have the control to stop payments if you want to. If you use auto
pay especially from a credit card, it is almost impossible to stop a
payment. This means that once you let someone have access to
your account. You cannot even cancel that account until the bill is
paid. Be careful with anything that is auto pay, and avoid it if at all

Extreme Budgeting

Extreme budgeting is for those who can't seem to Save or even
keep enough money to pay the bills. I have been working my
system with varying people, and there are those who really want to
do things right, but are just too impulsive to do the right thing. I
have also found people who work a lot of over time can have a very
wide variation with there income, which makes it much harder to
budget. I have found a way to make a slight change to this system
to handle this situation.

Most people either get paid Weekly or Biweekly, and most bills are
monthly, so what happens is that even though it seems that you
have a lot of money in your checking account, the reality is that it
may not be enough to pay the bills when the come. The illusion of
having money especially when there is overtime involved makes
people believe that they have more to spend then they really do.

Internet banking (ING Direct) Creates some great options to solve
this problem. With internet banking it is very easy to set up an
automatic withdraw on the same day you are paid, weekly or
biweekly, but also, you can set up an automatic deposit to your
checking once a month when the largest bills arrive. In this
instance, your Checking Account becomes another short term
savings account, and ING Savings(internet bank) is for long-term
savings. Once you break your bills down to Weekly or Biweekly, just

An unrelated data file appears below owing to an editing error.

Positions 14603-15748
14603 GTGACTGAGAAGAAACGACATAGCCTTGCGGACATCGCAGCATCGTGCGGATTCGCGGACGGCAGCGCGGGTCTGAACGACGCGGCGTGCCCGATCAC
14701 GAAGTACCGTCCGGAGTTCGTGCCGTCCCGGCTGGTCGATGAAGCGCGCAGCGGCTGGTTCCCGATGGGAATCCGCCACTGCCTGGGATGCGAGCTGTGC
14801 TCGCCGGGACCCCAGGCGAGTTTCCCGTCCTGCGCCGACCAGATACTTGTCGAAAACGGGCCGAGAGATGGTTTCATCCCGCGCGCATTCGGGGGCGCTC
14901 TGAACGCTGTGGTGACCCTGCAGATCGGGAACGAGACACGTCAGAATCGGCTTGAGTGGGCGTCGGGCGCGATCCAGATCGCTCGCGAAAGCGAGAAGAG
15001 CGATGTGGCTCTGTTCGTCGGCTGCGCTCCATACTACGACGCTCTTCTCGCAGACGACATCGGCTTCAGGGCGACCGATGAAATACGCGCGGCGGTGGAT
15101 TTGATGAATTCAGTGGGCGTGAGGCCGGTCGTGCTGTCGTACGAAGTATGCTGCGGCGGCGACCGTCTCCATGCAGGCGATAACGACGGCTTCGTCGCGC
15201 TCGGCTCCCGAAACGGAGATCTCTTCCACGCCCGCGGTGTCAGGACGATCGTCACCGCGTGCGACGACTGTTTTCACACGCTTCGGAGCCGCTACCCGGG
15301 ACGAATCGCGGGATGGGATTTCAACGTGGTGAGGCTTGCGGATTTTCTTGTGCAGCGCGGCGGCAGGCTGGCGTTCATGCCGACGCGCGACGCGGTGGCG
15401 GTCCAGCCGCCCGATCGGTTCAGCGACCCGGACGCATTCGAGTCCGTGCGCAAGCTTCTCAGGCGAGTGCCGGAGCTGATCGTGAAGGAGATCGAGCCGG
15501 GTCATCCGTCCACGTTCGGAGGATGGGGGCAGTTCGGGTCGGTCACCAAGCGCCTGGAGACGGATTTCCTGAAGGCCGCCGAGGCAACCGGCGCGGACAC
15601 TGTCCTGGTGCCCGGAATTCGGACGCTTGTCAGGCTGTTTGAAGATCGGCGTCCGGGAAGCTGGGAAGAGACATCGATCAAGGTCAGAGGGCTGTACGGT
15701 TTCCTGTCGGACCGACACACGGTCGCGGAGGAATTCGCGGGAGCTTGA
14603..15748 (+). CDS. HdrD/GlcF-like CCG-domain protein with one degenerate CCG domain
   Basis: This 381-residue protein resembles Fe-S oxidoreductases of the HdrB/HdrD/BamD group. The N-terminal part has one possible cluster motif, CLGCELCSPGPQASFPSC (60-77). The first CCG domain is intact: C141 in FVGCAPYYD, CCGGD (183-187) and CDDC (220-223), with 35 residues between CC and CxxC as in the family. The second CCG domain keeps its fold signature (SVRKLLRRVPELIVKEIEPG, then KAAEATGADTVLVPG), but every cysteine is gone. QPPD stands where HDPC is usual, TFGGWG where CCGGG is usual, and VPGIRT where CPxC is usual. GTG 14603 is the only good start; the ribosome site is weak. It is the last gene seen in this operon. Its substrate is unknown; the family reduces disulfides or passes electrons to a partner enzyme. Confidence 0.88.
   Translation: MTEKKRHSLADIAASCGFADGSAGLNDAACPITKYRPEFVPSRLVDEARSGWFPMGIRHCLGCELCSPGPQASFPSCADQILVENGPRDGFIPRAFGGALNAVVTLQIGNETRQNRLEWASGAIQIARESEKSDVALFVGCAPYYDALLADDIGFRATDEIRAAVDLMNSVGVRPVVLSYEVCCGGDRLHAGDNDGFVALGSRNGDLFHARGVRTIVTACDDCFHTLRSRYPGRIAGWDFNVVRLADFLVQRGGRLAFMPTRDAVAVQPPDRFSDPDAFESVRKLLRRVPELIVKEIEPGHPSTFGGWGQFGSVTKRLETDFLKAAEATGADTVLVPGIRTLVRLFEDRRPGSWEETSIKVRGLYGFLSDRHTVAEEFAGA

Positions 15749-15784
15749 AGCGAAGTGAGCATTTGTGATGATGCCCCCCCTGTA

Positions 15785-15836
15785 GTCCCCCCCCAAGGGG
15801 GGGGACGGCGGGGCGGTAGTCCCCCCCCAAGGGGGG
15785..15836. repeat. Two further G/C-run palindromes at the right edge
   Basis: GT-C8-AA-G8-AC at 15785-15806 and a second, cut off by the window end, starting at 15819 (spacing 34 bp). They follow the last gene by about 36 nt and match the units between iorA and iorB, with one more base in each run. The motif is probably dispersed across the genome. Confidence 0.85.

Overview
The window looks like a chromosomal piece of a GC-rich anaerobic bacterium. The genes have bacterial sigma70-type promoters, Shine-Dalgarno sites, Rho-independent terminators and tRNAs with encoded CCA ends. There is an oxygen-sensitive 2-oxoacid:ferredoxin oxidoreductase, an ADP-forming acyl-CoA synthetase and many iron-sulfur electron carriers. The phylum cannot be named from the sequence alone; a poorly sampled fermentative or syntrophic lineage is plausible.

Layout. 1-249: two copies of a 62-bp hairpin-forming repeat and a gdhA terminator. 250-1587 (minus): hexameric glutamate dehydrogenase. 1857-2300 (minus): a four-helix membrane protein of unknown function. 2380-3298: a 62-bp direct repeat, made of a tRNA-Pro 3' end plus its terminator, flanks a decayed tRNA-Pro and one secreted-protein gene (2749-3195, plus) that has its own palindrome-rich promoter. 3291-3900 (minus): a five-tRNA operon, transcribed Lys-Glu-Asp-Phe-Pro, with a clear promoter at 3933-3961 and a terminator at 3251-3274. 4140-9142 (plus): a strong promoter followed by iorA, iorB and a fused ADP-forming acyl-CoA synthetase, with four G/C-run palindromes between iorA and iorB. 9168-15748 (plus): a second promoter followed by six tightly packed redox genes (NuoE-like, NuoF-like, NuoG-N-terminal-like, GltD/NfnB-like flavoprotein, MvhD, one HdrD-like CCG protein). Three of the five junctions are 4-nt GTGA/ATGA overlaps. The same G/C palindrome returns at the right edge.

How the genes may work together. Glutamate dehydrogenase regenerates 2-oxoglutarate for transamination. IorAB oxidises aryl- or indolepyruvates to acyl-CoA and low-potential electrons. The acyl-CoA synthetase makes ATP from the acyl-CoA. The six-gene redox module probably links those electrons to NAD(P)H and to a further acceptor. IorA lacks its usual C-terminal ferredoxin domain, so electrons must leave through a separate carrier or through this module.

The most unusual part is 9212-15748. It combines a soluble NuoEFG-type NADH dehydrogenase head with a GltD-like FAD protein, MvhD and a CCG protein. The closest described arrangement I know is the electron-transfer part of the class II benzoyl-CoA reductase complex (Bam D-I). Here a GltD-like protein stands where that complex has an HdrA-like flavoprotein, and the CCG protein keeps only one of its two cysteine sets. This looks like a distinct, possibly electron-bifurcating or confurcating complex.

add that amount to what was going to savings. Once a month set
your monthly bills total to automatically transfer back to checking.
You Can adjust this any way you would like. It could just be for your
large bills, or it could cover all your bills. The only other thing I
recommend is that you keep a good cushion in your checking. I
recommend five hundred to start with. This will be needed if you are
going to use this method to pay your bills. There are always small
bills that need to be paid biweekly, so you will need to have some
money available to pay them. Just realize that there is no extra
money to spend once you hit the limit you set. It is only to be used
for bills.

Once you get an understanding for how this system works, you will
find little variations of how to make it work best for you. Internet
banking creates a lot of ways to spread out your money and do it
fairly simple. At first, just keep it as simple as possible and follow
the easy budgeting system. If you find that you are too impulsive to
do it that way, try the extreme budgeting style.

There are four levels of saving that I have found. We covered the
first two; savings and checking. Beyond that there is short term
saving, for example; saving for a new car or a vacation. Then there
is long term saving which would be for retirement. Once you have
started budgeting. It is always a good idea to take a small amount
out of your weekly pay and invest it for retirement, even if it is only
a couple dollars. As you start to pull out of debt and save more